Oh and in between it all we are working on our own house. We finally have some heating installed, the kitchen is ripped out and the skeleton of the downstairs is being revealed – stones and timbers that haven’t seen the light of day since approximately 1790. What a gift to have the opportunity to transform a property. What an honour.

Oh! The learning curves can be breathtaking at times but the journey is spectacular! Here’s to November!

 

 

Attitude of Gratitude Attracting Income Attracting Success Business success Habits of Success Property Xero online accounting

Rocking the online accounting!

These days, Fridays don’t signal the end of the week, because weekends are as busy and full as any other day.

(I’m hoping this won’t last forever, y’know, but for now that’s just how it is).

Even so, it’s hard not to feel just a little Friday Night Fever… even if that means switching the TV on and having a cuddle with the dogs, not a full-on downing 20 pints and heading into town with my gladrags on (as if I even could!)

Today, though, I allowed myself a little more Friday night fever than usual. Because, my dear, dear reader, today is the first day I think I can fully say that when it comes to online accounting, I, Have, Got, It.

Just about.

And it feels amazing!

When I took my part-time, temporary, job in a letting agents, which I know went against everything I had vowed not to do, namely not ever having another boss, this feeling was exactly what I was hoping to achieve.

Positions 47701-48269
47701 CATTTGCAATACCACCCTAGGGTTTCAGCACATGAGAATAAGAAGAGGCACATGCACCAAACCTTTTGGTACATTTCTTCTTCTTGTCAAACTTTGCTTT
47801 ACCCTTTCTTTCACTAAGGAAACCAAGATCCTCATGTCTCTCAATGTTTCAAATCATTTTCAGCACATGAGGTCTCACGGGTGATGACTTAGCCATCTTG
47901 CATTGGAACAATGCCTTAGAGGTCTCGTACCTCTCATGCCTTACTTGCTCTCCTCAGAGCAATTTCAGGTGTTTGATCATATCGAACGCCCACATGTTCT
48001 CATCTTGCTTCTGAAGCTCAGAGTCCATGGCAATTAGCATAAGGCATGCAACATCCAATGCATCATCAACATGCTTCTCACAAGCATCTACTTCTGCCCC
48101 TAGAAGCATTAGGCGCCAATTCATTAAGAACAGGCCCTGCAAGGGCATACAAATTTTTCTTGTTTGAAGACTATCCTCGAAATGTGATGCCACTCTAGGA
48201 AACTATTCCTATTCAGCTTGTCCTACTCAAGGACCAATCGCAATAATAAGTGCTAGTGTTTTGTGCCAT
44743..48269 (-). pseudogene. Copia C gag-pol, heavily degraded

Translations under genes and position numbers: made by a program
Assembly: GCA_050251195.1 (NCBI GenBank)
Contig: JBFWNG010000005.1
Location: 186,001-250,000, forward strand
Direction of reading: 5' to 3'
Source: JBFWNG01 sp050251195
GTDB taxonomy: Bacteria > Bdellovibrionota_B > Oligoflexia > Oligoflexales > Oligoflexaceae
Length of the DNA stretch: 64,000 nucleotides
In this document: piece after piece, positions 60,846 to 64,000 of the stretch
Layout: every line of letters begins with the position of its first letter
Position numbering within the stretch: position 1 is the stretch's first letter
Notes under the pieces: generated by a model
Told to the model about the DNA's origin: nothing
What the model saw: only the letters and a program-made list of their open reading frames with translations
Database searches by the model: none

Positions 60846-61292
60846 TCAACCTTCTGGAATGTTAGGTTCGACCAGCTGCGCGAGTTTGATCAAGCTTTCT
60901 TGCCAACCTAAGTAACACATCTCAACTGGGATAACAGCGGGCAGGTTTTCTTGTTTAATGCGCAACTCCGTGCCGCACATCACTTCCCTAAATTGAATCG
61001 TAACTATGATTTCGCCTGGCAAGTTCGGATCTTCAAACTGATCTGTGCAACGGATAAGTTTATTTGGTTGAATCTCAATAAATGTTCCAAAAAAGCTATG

Because I had never had what I would call a ‘proper job’, one where I dealt with income, with cashflow, with profit and loss, with looking into the accounts,  etc etc, I literally had no idea what to do in that area. Working in TV I was pretty much protected from anything like that, it was all about people, stories and pictures.

And of course I was never taught anything at school that might have come in useful in that area – and don’t even get me started on this – why on earth would you not want to equip children with skills that might help them make and manage money later in life?!

So back in those first few weeks and months of getting my head around all the different systems that make up running a property management agency, I avoided looking into the money side of the bespoke property management software*. Franky, I was busy enough dealing with tenancy sign-ups, leaking toilets, snotty landlords and the rest.